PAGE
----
TEXTILE TRADE POLICY
April 28, 2005
A surge in Chinese imports occurred when the 30-year-old Multi-Fiber Agreement (MFA), which placed quotas limiting textile imports to the United States, was finally abolished in January. Since then, textile and apparel imports from China rose 39 percent from their December levels.
Unfortunately, the Bush administration announced plans for an early warning system to monitor Chinese textile imports along with possible safeguard quotas.
But restrictions will have negative consequences for the U.S. economy, says Benjamin Powell, Director of the Center on Entrepreneurial Innovation at the Independent Institute:
- Chinese textile imports will be limited to a 7.5 percent increase in any 12-month period, a major restriction from the latest 12-month increase of 147 percent.
- If Chinese competition is restricted, U.S. consumers will face higher prices; retail executives say the MFA added 23 percent to the cost of textile goods sold in the United States.
Despite claims by special interest groups, restrictions on textiles will not impact the total number of jobs in the United States. Total U.S. employment is a function of the size of the labor force, not trade policies, explains Powell.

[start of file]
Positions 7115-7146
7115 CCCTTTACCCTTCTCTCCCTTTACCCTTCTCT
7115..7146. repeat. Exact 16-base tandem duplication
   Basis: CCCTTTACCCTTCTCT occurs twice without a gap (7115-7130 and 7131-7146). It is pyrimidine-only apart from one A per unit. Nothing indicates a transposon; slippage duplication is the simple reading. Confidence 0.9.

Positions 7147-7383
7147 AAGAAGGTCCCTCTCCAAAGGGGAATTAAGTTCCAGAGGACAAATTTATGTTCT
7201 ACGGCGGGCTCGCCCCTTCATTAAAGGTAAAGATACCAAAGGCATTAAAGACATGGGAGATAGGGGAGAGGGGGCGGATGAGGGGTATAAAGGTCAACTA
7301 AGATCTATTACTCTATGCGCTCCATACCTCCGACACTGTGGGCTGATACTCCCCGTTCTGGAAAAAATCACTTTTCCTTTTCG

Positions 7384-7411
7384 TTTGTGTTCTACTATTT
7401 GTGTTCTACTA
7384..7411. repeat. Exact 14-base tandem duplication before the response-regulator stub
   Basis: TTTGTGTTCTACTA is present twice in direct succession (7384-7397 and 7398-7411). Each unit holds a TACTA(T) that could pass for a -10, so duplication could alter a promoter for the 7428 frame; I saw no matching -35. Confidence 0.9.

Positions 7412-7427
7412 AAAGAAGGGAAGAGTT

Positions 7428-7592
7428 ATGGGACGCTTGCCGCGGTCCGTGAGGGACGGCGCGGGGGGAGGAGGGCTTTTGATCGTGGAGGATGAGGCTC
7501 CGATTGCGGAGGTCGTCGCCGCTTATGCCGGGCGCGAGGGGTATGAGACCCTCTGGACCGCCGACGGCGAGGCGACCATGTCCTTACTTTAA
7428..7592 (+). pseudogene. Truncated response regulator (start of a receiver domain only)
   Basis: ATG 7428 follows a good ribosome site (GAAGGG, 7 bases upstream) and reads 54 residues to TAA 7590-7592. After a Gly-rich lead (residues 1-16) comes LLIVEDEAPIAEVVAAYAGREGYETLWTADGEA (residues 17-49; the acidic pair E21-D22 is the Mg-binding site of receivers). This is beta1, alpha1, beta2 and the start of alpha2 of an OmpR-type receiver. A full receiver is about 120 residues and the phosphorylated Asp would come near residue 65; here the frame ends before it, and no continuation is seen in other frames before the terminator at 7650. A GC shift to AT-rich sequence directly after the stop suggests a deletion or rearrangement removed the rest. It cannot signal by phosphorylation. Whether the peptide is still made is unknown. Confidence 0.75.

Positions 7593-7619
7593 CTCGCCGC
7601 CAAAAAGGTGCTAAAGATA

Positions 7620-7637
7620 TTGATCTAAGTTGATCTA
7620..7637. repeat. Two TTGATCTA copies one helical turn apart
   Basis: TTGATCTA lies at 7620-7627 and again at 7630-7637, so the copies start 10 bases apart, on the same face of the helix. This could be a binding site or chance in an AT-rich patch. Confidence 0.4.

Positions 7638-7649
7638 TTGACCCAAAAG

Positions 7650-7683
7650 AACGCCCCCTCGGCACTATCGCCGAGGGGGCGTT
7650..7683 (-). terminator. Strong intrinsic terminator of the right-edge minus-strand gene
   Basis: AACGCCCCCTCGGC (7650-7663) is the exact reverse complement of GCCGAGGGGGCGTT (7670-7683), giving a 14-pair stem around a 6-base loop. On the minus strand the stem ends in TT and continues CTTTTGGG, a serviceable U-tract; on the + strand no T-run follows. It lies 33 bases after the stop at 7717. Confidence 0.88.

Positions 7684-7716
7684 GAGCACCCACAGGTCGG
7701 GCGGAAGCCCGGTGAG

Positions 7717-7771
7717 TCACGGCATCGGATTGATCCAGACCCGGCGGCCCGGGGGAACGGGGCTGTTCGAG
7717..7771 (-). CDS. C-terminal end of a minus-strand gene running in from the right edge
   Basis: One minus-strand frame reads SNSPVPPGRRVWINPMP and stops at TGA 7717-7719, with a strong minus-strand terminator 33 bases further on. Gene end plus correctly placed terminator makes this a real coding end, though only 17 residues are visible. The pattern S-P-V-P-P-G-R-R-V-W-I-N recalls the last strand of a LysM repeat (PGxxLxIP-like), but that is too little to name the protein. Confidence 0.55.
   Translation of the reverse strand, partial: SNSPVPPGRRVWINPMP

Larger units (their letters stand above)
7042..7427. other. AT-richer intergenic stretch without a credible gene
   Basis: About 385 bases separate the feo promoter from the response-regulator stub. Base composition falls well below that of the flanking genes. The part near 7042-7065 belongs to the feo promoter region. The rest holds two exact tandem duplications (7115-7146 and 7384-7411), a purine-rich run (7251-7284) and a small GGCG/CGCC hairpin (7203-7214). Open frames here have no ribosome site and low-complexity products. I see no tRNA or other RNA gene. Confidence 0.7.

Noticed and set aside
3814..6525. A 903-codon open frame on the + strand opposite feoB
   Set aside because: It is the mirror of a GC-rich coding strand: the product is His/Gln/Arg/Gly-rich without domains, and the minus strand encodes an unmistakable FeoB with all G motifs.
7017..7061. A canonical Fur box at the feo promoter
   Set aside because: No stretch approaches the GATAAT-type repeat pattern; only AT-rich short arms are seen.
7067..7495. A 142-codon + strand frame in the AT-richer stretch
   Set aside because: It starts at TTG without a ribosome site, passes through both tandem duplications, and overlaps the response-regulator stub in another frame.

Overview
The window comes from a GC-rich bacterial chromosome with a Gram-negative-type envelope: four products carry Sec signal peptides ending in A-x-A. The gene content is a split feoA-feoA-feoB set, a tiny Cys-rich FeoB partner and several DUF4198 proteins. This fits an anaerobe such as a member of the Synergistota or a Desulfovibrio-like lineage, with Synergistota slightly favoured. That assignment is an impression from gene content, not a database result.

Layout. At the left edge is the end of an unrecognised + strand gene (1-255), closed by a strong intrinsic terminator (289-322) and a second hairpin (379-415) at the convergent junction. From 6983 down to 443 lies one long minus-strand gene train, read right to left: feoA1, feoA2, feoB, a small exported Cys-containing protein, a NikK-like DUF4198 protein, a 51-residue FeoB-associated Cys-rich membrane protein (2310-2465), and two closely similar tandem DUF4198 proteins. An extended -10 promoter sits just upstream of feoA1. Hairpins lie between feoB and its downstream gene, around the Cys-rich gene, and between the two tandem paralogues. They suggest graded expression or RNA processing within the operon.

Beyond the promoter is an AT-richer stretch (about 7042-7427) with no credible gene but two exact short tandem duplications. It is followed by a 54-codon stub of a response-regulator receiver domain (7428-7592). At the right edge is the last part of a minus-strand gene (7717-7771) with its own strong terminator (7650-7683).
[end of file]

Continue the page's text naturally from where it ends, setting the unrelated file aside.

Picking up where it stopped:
Besides, consumers are already beginning to reap the benefits of free trade and potential benefits are even greater. Since the end of the MFA, the overall consumer price index increased three percent over the last 12 months, but:
- Men's apparel prices fell 0.9 percent and women's apparel prices fell 0.2 percent.
- A survey of major textile importers by Goldman Sachs found their costs would decline by 5 to 15 percent without quotas.
- Wall Street analysts predict retail clothing prices will drop by 5 to 11 percent if no new restrictions are imposed.
Instead of pandering to textile interest groups, the Administration should make a serious commitment to free trade, says Powell.
Source: Benjamin Powell, "'Bush League' Trade Policy" Independent Institute, April 4, 2005.
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